It takes a kind of bravery to analyse English studies in public. Although Peter Barry keeps us waiting 100 pages for his definition of the subject ("the formal study of vernacular literature"), patience brings rewards. Some English professors might dislike this book, but students will find Barry's style clear, honest and informative.
What Barry says of generic criticism, the history of the discipline and creative writing is true for the most part. And yet his section on syntax could benefit from a grasp of cognitive grammar. Also, some of his remarks on Keats and Owen, among others, will ruffle feathers. But when the discipline's method of choice is interpretation, and its findings are more often opinion than fact, it is only natural to question some of Barry's opinions even if he is right about many others.
He rightly promotes the evaluation of texts - a transferable skill once seen as oppressive. He is also correct about the benefits of computers in English, and his "total textuality" concept could encourage students to think hard. When it comes to historical criticism, Barry is engaging, too.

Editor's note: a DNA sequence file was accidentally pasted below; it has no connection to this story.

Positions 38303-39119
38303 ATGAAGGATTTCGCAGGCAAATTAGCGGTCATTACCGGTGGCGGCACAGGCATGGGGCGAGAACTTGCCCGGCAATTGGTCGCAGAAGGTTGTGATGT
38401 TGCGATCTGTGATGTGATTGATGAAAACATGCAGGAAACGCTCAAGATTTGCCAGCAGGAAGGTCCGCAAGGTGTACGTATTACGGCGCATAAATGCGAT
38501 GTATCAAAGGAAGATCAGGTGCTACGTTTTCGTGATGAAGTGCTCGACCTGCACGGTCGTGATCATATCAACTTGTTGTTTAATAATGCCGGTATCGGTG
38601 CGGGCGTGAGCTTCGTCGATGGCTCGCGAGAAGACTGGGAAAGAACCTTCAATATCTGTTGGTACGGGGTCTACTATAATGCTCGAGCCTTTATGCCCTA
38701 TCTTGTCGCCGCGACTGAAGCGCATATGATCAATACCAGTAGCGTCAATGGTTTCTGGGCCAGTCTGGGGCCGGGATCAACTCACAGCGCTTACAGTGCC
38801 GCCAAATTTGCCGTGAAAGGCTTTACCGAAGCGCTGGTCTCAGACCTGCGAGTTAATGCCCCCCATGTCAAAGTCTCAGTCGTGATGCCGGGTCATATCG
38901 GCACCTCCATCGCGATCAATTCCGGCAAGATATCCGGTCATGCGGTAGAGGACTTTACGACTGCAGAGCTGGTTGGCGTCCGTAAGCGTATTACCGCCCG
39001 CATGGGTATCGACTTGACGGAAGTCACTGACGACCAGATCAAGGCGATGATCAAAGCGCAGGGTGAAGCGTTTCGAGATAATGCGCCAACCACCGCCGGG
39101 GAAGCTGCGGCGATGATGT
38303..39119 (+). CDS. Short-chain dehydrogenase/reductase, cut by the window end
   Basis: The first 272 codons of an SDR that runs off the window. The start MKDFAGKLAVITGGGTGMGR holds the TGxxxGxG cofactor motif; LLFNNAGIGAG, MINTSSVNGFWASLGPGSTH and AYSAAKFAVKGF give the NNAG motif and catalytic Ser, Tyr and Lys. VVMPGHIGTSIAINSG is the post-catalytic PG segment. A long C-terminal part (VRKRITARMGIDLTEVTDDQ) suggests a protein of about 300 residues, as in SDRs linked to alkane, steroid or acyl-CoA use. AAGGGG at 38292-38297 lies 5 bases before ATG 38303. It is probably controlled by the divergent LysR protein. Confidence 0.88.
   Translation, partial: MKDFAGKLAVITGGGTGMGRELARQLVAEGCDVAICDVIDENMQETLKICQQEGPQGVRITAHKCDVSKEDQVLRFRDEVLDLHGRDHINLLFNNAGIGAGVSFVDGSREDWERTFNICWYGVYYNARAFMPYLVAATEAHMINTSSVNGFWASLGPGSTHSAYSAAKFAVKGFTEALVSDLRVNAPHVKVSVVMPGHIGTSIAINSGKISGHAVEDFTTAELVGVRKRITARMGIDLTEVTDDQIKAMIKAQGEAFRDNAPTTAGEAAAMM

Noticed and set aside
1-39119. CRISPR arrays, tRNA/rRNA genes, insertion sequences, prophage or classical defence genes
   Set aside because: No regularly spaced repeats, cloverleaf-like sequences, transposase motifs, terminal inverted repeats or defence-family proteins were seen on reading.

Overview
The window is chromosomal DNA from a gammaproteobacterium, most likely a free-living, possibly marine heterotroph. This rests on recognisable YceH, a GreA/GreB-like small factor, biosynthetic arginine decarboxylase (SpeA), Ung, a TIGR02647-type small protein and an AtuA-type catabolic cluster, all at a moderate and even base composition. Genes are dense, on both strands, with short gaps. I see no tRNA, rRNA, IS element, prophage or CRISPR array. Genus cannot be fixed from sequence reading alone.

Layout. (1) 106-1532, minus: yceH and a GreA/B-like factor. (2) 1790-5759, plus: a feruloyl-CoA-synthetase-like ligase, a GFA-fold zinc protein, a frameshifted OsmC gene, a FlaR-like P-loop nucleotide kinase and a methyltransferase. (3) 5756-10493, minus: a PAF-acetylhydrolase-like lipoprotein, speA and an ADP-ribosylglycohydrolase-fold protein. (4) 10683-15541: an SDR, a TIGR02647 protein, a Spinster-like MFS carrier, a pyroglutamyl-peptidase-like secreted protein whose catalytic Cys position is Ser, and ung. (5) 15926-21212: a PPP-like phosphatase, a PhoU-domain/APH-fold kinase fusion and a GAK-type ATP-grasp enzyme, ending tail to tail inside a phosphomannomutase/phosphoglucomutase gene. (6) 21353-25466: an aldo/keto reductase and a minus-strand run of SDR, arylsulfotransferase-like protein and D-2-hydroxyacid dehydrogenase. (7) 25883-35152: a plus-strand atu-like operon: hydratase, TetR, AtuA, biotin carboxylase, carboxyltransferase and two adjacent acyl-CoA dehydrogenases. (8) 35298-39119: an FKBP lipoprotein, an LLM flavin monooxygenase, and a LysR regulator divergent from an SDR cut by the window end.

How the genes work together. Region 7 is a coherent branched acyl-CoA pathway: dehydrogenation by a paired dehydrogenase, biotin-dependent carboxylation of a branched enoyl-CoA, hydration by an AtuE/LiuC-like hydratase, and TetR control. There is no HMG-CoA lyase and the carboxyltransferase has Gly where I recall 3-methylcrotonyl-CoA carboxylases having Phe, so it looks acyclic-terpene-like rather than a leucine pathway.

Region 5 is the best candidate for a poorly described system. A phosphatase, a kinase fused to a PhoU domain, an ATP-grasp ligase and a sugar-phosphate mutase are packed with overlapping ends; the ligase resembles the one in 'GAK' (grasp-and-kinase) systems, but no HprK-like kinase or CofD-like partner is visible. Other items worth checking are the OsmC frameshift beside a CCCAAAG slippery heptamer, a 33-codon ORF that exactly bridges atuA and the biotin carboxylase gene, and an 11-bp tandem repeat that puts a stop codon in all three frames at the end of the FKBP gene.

And yet history raises hard questions in English studies. Barry sees context as the antidote to silence.
In the era of theory, what texts did not say was held against them.
Therefore, the idea that "absence is presence" led to confronting textual silence with various forms of ventriloquism. But we are beyond all that now, Barry argues, as we await "the next big thing". Well, cognitive poetics has arrived and it will redefine the discipline in a decade. Until that science of the imagination is fully developed, however, Barry's book will remain useful and insightful for anyone pursuing English studies.
Craig Hamilton is lecturer in English, Nottingham University.
English in Practice: In Pursuit of English Studies. First edition
Author - Peter Barry
Publisher - Arnold
Pages - 216
Price - £45.00 and £10.99
ISBN - 0 340 80885 3 and 80886 1